To John! Let this be the first award of many!

The Whole Art of Detection

M.H. seems to be trying to make winning awards for her mystery novellas as effortless as Cinderella’s make-over. She was proud to be awarded…

She earned the #4 spot in the awards for The Whole Art of Detection, with her tale of Sherlock Holmes’ legacy, rip-off fantasy novelists, incredibly astute detectives, wise women, the lies we choose to believe, and certain worms unknown to science.

M.H. has grown very much as a writer since she appeared on the scene with Badge City: Notches, and it’s been a great pleasure, as a publisher, to give her a playground where she can grow to her full potential.

Rather than say anything else, I’m excited to see her even more grow into her role as “mystery maven.”

Runner Up: The Dragon Lord’s Secretary

I wouldn’t normally mention a runner up, but all of you fought hard for The Dragon Lord’s Secretary. As I watched the rankings in the last day, I saw this one briefly break into the top ten before falling back. It bounced up and down the rankings several times before the contest ended with it at #15. In the end, I imagine it only missed the top ten by five or six votes.

Thank you for all your support for Nicole’s novel!

Preditors and Editors Winners’ Sale

Perhaps you knew this was coming. it seems to be a tradition with us and awards. But we like to take this moment to give you a chance to read any of our winners you haven’t already read, and see what all the fuss is about.

Until March 1st, all of our winners are 20% off!

You can find them at the links below!

After Avalon

Just So Stories

Dead West: West of Pale

A Study in Grey

The Whole Art of Detection

The Dragon Lord’s Secretary

If Walls Could Talk: Research and Rabbit Trails

M.H. Norris

The internet can be a writer’s best friend, especially when it comes to research. But it can also quickly become a writer’s worst nightmare.

It’s no secret that often times I’ll wander off on a rabbit trail here as I make my way to whatever point I happen to have that day. Maybe occasionally I have a reason for wandering off on said rabbit trail…

Yeah, I do it a lot. Here in my weekly column, in discussions I have with people, and when I do research, too.

There was a time with Badge City: Notches where I hadn’t quite decided how it was going to end. Actually, if you go and look on what I submitted to Pro Se vs. how the book actually ended,  they’re a little different. The whodunit didn’t change, but I had a scene in my head that I was tempted to write.

But to write it, I had to do some significant research.

This was a two day researching session going on websites, blogs, and going over the chapter in one of my books I was reading.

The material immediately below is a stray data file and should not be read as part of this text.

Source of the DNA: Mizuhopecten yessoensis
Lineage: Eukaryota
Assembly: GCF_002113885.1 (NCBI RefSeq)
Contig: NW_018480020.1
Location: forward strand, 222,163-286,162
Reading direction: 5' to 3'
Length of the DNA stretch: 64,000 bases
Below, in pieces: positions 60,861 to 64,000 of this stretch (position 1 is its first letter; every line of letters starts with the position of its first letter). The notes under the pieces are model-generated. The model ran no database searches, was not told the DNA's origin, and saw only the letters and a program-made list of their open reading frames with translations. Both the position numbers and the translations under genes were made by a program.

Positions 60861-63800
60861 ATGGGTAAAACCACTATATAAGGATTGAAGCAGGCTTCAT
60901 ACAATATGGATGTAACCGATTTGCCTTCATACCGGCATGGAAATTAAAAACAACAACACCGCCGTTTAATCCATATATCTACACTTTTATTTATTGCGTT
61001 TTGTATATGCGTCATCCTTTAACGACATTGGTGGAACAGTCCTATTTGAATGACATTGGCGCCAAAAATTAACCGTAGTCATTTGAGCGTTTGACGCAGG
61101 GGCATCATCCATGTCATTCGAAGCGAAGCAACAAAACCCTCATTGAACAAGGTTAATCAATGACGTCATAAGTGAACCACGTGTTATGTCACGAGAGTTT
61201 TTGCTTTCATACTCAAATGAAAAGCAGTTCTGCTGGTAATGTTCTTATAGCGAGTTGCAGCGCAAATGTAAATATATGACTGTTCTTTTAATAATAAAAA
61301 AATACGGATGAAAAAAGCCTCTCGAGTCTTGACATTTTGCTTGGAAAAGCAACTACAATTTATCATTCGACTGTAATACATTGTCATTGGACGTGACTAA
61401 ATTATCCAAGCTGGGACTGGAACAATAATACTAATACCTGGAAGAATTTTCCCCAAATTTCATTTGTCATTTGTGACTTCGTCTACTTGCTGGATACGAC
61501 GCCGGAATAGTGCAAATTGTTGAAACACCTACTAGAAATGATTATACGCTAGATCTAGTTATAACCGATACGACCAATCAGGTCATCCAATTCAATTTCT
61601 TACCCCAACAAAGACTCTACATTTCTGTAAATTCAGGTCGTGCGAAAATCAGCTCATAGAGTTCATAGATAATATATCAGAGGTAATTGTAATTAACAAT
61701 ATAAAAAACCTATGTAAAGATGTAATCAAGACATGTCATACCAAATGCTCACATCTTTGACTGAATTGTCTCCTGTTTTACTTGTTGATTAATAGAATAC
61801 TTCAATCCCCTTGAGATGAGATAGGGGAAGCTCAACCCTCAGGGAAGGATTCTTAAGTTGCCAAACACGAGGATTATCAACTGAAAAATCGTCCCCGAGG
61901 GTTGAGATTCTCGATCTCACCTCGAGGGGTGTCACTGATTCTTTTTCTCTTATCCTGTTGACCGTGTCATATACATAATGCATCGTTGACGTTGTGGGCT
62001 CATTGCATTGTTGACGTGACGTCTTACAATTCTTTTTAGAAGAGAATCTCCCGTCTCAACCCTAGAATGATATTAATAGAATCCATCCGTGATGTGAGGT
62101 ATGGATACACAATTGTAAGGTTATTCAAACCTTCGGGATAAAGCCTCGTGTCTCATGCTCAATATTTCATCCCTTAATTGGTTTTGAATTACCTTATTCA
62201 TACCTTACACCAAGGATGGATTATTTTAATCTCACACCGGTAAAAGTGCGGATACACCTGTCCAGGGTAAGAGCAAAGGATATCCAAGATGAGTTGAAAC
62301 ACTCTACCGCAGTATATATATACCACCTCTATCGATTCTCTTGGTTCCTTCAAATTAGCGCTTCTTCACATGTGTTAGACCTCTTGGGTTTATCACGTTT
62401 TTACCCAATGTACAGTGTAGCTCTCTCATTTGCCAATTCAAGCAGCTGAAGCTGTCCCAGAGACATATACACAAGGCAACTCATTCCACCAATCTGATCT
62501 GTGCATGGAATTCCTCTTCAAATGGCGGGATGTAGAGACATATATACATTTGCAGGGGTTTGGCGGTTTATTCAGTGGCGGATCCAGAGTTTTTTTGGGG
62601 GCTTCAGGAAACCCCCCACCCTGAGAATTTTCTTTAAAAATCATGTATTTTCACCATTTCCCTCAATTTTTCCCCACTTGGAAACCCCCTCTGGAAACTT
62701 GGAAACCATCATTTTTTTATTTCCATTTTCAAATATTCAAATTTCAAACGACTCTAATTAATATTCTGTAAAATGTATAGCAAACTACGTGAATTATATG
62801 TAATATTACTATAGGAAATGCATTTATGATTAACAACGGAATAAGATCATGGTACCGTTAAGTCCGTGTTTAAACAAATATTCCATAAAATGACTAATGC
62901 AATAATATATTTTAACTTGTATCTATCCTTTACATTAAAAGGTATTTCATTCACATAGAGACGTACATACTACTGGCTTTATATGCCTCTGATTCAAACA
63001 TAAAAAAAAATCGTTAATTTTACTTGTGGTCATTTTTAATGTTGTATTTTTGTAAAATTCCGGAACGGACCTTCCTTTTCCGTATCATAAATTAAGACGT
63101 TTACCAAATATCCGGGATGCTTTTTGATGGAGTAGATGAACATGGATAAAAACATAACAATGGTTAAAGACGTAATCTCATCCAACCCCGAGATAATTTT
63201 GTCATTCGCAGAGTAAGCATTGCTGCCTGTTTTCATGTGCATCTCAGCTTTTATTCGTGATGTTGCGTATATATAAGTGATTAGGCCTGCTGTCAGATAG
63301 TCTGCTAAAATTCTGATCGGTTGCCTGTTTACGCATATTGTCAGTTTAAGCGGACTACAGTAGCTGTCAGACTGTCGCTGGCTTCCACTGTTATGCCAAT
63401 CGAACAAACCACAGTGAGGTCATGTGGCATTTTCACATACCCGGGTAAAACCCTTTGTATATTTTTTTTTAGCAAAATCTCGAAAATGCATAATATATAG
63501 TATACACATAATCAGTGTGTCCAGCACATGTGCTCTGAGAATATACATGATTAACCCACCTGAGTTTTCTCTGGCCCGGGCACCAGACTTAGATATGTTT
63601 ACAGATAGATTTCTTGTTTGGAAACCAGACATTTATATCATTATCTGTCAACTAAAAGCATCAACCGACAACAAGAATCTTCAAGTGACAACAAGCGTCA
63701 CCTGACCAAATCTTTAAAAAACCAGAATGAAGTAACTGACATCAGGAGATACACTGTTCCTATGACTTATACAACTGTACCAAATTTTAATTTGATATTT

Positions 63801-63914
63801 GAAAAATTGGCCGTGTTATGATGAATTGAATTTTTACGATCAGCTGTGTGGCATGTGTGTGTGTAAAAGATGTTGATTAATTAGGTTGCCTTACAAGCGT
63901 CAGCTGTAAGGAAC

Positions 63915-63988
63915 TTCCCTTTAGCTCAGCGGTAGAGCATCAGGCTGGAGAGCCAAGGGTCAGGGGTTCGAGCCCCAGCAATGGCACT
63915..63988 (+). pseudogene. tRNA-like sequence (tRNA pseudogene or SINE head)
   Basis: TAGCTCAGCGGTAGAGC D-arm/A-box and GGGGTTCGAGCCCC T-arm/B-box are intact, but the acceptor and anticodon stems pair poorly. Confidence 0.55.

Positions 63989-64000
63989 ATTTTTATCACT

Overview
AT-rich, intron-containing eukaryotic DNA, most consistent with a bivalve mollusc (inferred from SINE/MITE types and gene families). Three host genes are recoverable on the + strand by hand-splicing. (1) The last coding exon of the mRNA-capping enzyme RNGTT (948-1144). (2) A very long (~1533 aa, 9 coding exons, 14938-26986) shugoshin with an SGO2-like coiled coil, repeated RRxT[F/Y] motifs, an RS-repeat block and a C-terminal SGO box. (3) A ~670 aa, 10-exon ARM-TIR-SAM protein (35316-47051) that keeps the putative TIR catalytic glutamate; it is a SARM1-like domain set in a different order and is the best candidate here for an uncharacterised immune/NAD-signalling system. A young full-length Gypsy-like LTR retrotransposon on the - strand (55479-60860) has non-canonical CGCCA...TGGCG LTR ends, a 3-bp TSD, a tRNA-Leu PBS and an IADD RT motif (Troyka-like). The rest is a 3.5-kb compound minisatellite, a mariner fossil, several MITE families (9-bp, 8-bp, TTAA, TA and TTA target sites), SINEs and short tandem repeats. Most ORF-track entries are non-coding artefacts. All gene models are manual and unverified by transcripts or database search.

Part of the reason I spent time on this scene was I felt like I needed to justify a decision I’d been thinking about. I felt like I could justify after that research.

But then, after spending two days on research I later decided to ditch that whole scene. I probably would have done it earlier than I did if it weren’t for that fact that I was being butt-stubborn.

So in the end, that ended up being something I left unsaid,  and something I considered addressing later.

Later won’t come.

But maybe sometime someone will ask me about it, or stumble across this post and ask me what that two day research session was about and what I left unsaid…

Yesterday, news broke on a slightly-related topic to my two-day research session and I ended up spending two hours looking up the case, the development in it that got me started on that rabbit trail just going over it in a sense.

So my research rabbit trail caused a rabbit trail of its own…

That’s my problem with research. I find something I find fascinating and then I end up spending way more time than I should working on that–instead of what I should be researching.

That’s why I said the internet can be a writer’s best friend or their worst enemy. The sheer amount of information out there can be overwhelming and trying to sort out what is useful to you and what isn’t is a full time job.

That, and the act of having to research a novel can be overwhelming. Which is why it sometimes takes me a while to slide into that stage of writing a book.

With Notches, I had pages upon pages of notes. Yet I was still going to Google while writing the story. I had articles printed out, statistics memorized, and a story in mind. But, sometimes, I still needed more.